An AWS S3 Cost Savings Tip You Need to Implement

An AWS S3 Cost Savings Tip You Need to Implement

tl;dr - Enable lifecycle policies across all of your S3 buckets to delete incomplete multipart uploads. This will likely save a considerable amount of money across both personal accounts and enterprise account organizations. I saved 30% in S3 storage costs in my personal account by enabling these policies.

Walkthrough of details

I utilize Amazon Web Services (AWS) S3 extensively within my AWS automation. In order to reduce costs across the environment, I was looking for opportunities to save costs as they have been growing through increased use. As a design principle, I typically try to avoid any type of persistence related costs and utilize fully ephemeral or consumption based services.

One of the areas that is unavoidable in cost growth is storage as the environment grows. As I began digging into granular costs, I realized that over 30% of my S3 storage was Incomplete Multipart Uploads. I found this when I thought I deleted everything out of my Athena queries bucket and somehow still had nearly 300 GB in storage remaining with no visible objects. Additional details about multipart uploads can be found in this AWS blog.

In order to get more visibility, I enabled AWS S3 Storage Lens. This is a must-use feature if you utilize S3 storage. It provides detailed analysis including cost and security insights across the environment. This service can also provide visibility across a multi-account organization. The base metrics are free to enable and are sufficient for this use case.

Enabling Storage Lens

To enable Storage Lens:

  • Open the S3 service, click on Dashboards.
  • Click "Create Dashboard"

Dashboard Configuration:

  • Provide a dashboard name.
  • Select the relevant region.
  • Set the Status to Enabled.
  • The Dashboard Scope section has options to include additional accounts through the use of AWS Organizations.
  • Select "Include Regions and buckets".
  • Check the boxes for "Include all Regions" and "Include all buckets".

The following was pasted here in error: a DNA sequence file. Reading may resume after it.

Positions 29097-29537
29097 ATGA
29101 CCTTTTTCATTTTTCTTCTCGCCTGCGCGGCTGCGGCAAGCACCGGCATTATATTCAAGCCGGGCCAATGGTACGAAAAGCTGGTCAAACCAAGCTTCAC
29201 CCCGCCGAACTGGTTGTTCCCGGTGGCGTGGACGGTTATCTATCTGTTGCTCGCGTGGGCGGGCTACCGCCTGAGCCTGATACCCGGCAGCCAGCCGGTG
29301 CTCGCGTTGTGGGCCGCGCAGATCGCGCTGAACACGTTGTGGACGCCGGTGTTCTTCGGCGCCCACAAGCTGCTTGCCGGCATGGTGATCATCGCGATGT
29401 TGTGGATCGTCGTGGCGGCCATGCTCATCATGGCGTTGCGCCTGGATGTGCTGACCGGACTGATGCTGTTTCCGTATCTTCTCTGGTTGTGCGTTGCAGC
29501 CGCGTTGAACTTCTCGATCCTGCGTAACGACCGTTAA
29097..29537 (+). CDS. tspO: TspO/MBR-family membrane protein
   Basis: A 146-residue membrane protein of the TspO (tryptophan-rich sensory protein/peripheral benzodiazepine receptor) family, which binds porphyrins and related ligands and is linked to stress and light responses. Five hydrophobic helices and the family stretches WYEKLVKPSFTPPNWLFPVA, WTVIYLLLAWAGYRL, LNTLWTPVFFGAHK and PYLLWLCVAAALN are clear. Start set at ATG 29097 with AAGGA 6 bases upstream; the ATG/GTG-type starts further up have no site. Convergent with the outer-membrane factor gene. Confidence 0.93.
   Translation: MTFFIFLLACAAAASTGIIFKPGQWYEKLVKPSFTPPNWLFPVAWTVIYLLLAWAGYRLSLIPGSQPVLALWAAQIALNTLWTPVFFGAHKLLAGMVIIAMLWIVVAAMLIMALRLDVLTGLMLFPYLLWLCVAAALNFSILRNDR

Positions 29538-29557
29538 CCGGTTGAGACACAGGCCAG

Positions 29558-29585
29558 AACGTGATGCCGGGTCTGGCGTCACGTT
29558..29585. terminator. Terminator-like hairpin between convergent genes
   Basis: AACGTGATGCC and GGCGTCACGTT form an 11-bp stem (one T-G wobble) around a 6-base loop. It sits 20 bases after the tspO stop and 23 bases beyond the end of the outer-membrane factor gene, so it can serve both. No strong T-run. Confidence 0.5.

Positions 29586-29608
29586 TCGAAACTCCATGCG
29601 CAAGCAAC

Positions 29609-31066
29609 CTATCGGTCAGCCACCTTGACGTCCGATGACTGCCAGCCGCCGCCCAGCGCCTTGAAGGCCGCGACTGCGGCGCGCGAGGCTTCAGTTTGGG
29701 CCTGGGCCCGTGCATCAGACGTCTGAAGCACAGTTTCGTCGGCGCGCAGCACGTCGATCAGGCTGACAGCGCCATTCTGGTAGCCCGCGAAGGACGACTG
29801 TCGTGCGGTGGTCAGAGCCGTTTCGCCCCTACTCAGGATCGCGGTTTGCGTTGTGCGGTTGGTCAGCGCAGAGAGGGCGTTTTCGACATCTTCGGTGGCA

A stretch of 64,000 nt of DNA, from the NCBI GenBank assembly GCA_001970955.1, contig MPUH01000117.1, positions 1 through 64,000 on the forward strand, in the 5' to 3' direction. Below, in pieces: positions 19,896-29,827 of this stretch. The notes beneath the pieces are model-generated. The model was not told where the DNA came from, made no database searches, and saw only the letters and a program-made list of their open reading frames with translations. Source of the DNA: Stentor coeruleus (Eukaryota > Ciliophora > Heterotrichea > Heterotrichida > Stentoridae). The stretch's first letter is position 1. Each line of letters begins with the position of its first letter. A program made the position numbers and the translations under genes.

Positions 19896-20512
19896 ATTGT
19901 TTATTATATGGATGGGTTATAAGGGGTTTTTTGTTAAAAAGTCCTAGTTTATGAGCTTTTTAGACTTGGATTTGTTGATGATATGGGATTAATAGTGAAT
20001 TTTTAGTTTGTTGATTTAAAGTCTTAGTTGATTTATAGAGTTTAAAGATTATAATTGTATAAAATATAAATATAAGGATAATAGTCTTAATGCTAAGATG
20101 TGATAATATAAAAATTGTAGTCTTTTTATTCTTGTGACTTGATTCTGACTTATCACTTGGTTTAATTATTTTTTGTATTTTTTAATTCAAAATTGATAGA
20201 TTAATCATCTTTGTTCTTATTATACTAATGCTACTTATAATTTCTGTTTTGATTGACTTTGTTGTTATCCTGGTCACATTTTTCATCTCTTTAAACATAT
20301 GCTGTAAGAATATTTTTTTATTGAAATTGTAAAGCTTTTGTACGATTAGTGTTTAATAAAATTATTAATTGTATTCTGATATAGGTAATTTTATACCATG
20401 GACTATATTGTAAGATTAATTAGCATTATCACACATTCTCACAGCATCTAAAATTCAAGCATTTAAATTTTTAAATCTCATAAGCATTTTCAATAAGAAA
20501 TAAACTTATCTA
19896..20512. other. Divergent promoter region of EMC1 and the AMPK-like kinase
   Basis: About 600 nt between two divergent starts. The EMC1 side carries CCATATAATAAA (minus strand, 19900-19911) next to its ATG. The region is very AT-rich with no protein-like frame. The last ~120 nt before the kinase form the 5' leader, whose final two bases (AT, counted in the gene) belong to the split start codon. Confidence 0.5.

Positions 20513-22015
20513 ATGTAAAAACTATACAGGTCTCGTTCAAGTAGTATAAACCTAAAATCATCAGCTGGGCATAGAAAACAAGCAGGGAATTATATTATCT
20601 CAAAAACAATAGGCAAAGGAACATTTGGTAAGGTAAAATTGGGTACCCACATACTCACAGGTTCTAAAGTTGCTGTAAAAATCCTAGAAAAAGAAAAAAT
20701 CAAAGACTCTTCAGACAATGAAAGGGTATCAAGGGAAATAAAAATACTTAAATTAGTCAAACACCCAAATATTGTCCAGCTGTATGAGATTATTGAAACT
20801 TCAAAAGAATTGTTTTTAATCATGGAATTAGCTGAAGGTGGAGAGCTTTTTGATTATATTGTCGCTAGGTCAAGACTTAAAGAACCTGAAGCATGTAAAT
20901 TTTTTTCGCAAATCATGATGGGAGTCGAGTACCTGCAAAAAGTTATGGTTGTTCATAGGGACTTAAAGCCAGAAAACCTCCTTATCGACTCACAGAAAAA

• Select "Free metrics".
  • Select "Disable" for Metrics Export.
  • Click "Create dashboard".

The dashboard will likely take around 24 hours to fully generate but will be a valuable resource to utilize for the future.

Once the dashboard is generated, you can view cost savings opportunities through the following steps:

  • Open the S3 service.
  • On the left side panel, navigate to "Storage Lens" and click on "Dashboards".
  • Click on the newly created dashboard.
  • Within the overview tab, there is a snapshot section.
  • Click on "Cost efficiency".
  • The section you want to look at is "% incomplete MPU bytes".
  • If this is a large percentage (as you can see below, it was for me although the screen shot is post clean-up so prior to the lifecycle policy, the 30% was in the Total column), then you will certainly want to configure bucket lifecycle policies to clean this up.

Creating bucket lifecycle policies

Bucket lifecycle policies can be utilized for multiple scenarios but the focus for this will be deletion of incomplete multi-part uploads. The storage lens will provide the ability to drill-down into the bucket with the largest incomplete MPU bytes percentage in order to prioritize the buckets for cleanup.

For organizations, automation and deployment patterns should be utilized to apply bucket policies at S3 creation and continued governance. Open source tooling such as Cloud Custodian is excellent for this.

To create a lifecycle policy:

  • Open the S3 service.
  • Click on "Buckets" in the left side pane.
  • Click on the target bucket for the policy.
  • Select the "Management" tab and click "Create lifecycle rule".
  • Provide a lifecycle rule name.
  • Select "Apply to all objects in the bucket".
  • Check the box to acknowledge the warning.
  • Select only the checkbox for "Delete expired object delete markers or incomplete multipart uploads".
  • Check the box for "Delete expired object delete markers"
  • Check the box for "Delete incomplete multipart uploads"
  • Select number of days for the deletion to occur. I selected 1 day as I have no need to keep incomplete uploads for any duration.
  • Click "Create rule".
  • After creating the rule, it took a few (3-4 days) for mine to take effect so don't be concerned if you do not have immediate results.

Once configured, this rule will continually keep the cost optimized across your buckets. Let me know if this helped save you or your company money! Also, be sure to check out my other articles and give me a follow on Twitter @ryanelkins.